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By the late 70s, and certainly the early 80s, sources for instrumental music had virtually dried up in Europe as well as in America. Radio programmers were faced with the problem of how to keep their formats fresh with new music in order to be contemporary. While they had many versions of, say, Begin the Beguine that they could play, the perception was that the stations would be dated and unable to attract younger listeners without being able to air instrumental arrangements of current rock and pop songs.
What to do?
The answer was to hire arrangers and commission orchestras to play and record tunes that broadcasters wanted and in the styles that fit the format. According to Phil Stout, programmer extraordinaire at Schulke Radio Productions (SRP), the very first "custom" project was commissioned by SRP. Phil has provided a very interesting description of the project and a song list, which we present in a very special EasyListeningHQ.com In the Spotlight feature (click here).
The next documented project was arranged and conducted by Bill Loose in 1975. Bill was largely doing commercial background and musical cue music for Capitol Records at the time. His productions for the Good Music Company were exceptional, having been recorded in Europe on multi-track tapes, mixed down to two-track and purveyed to broadcasters on vinyl records. (Click here for a Bill Loose Song Listing in PDF form.*)
Visionary Jim Schlichting of Starborne Productions produced the next project on a grand scale by commissioning Frank Chacksfield to record dozens of tracks that Jim also pressed on vinyl and licensed to syndicators. While those who licensed the music from Jim squealed about the rates, they were in for severe sticker shock when they began to produced and record custom music themselves. They soon found that the musician rates in the United States were too high, and that forced most of the recordings to be done in Europe where the music could be produced more inexpensively. Hence, one finds that most of the projects were done using European arrangers. (Click here to view a PDF* list of custom Frank Chacksfield recordings produced by Jim Schlichting of Starborne Productions.)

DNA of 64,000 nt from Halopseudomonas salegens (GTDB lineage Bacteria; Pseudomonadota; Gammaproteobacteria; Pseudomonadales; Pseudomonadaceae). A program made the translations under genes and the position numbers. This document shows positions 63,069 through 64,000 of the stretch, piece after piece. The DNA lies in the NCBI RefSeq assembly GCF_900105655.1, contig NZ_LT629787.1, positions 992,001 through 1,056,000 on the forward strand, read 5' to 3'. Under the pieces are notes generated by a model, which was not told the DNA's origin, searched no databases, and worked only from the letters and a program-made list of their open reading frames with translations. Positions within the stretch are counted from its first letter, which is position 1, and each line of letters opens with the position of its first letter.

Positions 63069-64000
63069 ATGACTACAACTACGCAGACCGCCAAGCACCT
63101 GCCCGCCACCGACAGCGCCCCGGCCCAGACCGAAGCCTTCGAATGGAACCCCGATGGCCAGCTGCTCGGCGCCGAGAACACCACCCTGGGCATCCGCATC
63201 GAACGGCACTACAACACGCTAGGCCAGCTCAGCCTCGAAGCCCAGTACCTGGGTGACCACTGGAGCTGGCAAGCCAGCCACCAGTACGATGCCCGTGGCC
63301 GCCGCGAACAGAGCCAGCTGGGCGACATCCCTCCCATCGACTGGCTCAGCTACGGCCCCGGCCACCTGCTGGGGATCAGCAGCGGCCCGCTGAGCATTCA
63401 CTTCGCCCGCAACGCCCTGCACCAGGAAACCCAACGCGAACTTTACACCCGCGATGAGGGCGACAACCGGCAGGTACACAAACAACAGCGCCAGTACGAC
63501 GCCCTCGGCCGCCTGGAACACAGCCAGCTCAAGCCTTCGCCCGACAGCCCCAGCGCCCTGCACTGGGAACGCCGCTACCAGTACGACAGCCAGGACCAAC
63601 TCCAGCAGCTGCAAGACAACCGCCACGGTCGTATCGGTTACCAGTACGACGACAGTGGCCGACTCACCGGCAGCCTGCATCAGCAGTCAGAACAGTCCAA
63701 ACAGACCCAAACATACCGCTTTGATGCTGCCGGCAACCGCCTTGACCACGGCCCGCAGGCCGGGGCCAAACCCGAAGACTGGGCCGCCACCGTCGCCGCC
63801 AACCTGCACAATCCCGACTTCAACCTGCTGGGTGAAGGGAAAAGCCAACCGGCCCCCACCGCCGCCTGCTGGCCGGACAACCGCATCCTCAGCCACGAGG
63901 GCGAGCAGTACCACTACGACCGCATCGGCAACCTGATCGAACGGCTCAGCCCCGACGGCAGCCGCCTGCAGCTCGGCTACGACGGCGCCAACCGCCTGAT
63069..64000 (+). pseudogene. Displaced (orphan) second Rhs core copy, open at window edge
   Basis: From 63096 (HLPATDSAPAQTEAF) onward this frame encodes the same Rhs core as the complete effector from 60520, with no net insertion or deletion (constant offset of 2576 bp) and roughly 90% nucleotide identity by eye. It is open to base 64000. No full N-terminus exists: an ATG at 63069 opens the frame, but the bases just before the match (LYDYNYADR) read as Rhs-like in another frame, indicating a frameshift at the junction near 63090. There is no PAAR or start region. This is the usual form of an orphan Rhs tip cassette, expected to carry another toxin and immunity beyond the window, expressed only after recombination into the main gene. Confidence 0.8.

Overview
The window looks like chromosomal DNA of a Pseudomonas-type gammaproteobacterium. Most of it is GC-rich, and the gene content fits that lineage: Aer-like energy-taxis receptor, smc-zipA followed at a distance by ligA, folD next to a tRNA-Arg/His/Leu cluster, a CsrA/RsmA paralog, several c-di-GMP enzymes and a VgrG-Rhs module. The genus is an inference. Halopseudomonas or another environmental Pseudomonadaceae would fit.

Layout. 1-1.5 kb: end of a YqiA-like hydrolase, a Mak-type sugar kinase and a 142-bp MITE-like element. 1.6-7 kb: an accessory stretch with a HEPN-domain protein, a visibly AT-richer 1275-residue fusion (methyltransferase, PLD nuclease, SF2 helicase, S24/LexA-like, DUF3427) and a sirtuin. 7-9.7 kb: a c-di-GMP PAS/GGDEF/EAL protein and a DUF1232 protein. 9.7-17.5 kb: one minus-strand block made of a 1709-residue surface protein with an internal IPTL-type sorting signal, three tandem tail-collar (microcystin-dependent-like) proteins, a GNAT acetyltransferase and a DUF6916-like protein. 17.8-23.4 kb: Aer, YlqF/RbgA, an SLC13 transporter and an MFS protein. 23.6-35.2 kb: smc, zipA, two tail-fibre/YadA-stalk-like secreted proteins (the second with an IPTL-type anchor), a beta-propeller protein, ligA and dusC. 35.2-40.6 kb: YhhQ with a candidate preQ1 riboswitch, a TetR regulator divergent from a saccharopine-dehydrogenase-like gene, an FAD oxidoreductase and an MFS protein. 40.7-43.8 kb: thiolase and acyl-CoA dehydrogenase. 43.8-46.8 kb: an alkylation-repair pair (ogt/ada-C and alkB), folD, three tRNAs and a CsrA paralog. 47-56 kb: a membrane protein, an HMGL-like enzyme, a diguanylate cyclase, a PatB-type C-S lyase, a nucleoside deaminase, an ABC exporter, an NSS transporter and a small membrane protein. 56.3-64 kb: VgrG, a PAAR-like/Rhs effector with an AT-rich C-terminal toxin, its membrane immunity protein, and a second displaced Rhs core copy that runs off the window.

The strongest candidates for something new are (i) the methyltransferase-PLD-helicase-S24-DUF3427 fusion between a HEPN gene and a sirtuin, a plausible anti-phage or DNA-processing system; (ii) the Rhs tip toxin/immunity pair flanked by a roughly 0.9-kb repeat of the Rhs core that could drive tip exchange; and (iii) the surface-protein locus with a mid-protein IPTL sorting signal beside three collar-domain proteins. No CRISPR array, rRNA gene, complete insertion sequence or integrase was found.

Another factor that drove the custom music projects was an association that Jim Schulke had formed with the BBC. He was able to sign a contract that gave him exclusive broadcast rights to certain BBC material. Not to be outdone, Bonneville hitched up with Reddifusion in Europe and was able to license exclusive rights to a large amount of material from the Reddifusion background music library, identified on their service as the "Buckingham Strings."
Back in America...
Stung by their inability to get the rights to the Schulke and Bonneville material, and because those two companies together were fiercely fighting to be "King of the Mountain," the smaller companies and independent stations banded together and formed the "International Beautiful Music Association" (IBMA) and collectively put their money into a pot to record their own sessions with an agreement between them that neither Schulke nor Bonneville would be allowed to license the material.
The first sessions recorded by the IBMA were with John Gregory in London and Ben McPeek in Toronto. The IBMA also licensed many cuts from Jim Schlichting which were arranged and produced by Sven Libaek. Not to be outdone, Bonneville hired Lex de Azevedo and the IBMA hired Nick Ingman, John Fox and Johnny Arthey. Then Bonneville hired John Fox, Pat Valentino and Nick Ingman. And the IBMA used Geoff Eales, Simon Park and John Sbarra, and the list goes on. Throughout it all, several other projects were also done independently then cross-licensed, such as the Fantasy Strings, Nicky North, Perry LaMarca, Anita Kerr, Dave Patt, Bill Shepherd, Fairfield Strings, etc.
The recording, licensing and use of custom music became quite competitive. Some syndicators would try to embellish what they had in their libraries or would resort to made-up names to try to conceal what they really had in terms of titles and arrangers. In fact, Schulke put out a memorandum to clients about this very subject--you can read the text of it here. Some of the fictitious orchestra and arranger names survive to this day on the want lists of faithful fans who heard neat arrangements of songs they liked...and have been searching for the impossible-to-find ever since!
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